The Refugee Council has expressed concern at the Public Accounts Committee’s
report calling for a crackdown on asylum seekers saying: “If crackdowns worked, the government would have done this years ago.”
The report, released today, has heavily criticised the governments handling of asylum, saying that it will take between 10 and 18 years to remove all failed applicants and that many applicants – including over 400 ex-offenders – remain in the country as the Home Office does not know how to locate them.
The PAC estimated the backlog of removals between 155,000 and 283,500. It could not be more precise as the Home Office had not kept track of, or collected sufficient data on those who had changed address or left the country without informing the directorate.
The PAC has suggested new measures including detention, tagging and intense supervision schemes to reduce the number of failed asylum seekers absconding.
Maeve Sherlock, chief executive of The Refugee Council, said, ”Crackdowns make for good headlines, they are not a policy.
“A policy should be effective, well balanced and humane – that’s what we are seeking. Seeking asylum is not illegal, so locking people up left, right and centre is totally inappropriate, and statistically unproven to be effective.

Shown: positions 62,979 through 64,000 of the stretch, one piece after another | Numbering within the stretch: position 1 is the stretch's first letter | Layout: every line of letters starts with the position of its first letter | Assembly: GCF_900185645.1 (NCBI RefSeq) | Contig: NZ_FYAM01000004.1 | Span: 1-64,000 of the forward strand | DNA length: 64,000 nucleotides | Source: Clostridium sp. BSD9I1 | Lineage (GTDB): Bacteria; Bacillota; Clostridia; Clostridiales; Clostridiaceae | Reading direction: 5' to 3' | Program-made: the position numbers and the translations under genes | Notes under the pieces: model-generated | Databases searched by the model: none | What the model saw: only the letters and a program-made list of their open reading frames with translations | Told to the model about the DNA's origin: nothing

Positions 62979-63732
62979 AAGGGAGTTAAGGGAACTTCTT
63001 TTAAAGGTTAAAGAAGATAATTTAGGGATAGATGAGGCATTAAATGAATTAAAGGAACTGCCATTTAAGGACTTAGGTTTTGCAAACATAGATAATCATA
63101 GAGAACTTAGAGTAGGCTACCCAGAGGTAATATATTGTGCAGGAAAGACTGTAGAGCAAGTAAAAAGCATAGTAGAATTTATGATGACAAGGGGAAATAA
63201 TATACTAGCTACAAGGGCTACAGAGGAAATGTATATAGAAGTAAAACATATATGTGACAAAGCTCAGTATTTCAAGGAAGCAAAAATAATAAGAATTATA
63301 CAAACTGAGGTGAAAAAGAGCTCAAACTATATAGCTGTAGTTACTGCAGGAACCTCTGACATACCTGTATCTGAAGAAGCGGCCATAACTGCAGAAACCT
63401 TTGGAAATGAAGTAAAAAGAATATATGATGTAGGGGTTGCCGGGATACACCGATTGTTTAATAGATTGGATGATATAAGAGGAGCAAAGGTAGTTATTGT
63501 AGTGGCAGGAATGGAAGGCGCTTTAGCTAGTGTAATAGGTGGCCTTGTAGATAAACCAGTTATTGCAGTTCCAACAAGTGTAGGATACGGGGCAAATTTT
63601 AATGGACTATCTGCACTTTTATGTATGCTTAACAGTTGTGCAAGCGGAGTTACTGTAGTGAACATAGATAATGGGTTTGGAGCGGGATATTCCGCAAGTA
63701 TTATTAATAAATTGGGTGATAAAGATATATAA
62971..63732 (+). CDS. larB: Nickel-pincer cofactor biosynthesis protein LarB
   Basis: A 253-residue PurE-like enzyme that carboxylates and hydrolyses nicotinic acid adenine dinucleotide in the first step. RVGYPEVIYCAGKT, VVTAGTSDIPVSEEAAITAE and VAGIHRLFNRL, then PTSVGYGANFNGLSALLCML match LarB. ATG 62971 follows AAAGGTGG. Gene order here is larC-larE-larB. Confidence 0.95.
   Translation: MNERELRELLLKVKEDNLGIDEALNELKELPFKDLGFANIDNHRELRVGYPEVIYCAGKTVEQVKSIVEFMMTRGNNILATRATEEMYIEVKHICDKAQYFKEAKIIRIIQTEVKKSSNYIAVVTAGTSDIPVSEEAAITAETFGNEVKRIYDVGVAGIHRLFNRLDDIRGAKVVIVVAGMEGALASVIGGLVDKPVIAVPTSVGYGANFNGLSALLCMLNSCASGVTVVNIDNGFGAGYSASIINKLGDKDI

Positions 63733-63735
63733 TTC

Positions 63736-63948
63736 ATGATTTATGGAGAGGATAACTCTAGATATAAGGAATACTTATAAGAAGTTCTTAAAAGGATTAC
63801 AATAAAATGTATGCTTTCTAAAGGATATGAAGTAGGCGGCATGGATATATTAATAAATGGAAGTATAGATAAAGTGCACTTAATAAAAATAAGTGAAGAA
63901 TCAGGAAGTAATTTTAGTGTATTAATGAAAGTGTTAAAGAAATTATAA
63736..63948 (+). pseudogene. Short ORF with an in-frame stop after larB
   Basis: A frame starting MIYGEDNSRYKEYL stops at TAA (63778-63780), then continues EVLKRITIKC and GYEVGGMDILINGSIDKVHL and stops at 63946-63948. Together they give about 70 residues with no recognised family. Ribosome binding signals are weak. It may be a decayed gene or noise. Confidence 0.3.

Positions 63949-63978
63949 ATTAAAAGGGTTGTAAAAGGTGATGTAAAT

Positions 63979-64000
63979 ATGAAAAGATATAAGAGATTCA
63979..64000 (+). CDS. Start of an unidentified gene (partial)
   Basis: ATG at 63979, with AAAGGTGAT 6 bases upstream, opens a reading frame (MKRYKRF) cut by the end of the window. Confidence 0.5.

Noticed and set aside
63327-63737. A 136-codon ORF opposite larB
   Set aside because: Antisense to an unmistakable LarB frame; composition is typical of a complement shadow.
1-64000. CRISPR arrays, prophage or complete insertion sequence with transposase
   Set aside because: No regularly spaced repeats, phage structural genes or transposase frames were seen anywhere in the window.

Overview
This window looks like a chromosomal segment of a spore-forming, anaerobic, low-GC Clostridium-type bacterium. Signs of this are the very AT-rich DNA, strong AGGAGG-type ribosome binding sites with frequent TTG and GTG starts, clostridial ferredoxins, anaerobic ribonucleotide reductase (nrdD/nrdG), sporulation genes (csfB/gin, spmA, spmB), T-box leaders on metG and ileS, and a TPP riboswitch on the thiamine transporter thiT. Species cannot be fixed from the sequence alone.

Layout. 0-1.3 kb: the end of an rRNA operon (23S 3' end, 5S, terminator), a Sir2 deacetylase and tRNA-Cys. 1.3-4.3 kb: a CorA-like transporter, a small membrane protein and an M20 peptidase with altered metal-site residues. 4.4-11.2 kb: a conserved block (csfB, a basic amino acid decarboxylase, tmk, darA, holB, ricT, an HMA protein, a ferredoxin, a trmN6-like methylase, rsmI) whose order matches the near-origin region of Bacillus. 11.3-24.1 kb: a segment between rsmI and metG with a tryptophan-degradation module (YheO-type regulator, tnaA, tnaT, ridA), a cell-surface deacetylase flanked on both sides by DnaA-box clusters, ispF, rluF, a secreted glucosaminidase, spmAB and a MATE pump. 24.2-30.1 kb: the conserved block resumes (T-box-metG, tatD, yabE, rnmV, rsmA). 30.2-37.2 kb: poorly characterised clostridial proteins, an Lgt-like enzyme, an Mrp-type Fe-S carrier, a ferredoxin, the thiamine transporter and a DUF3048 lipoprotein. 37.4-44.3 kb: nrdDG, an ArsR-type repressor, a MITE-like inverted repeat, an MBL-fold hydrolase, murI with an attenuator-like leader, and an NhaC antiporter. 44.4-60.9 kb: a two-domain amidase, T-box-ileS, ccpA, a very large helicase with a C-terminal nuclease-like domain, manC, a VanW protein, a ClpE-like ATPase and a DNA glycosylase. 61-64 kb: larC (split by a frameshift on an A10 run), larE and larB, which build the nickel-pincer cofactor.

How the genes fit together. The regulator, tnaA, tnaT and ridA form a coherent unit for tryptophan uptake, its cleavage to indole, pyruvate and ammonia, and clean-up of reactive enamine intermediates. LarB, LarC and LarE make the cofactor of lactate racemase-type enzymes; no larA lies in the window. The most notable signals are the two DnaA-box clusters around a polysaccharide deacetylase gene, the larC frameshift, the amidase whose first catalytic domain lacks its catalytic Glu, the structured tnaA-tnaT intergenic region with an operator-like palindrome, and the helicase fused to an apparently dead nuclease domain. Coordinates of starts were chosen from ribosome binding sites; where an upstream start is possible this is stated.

“Detention of people whose application have failed is the most expensive option, partly because of the cost per person, and also because it just isn’t necessary. There is no evidence that people abscond in managed casework situations, as the government now proposes with its New Asylum Model.
“But the people who go missing are the people to whom the government have given no support, who are on the street and destitute – they disappear because they have no reason to stay in touch,” she concluded.
Welcoming the report, Home Office Minister Tony McNulty said in an official response: “Work is in hand to tackle all the areas identified as concerns in the report. We are introducing a new approach to asylum that means the process will be faster and more tightly managed and includes segmenting claims based on particular factors, such as whether they are believed to be later and opportunistic and includes greater use of detention and tagging as and where appropriate.”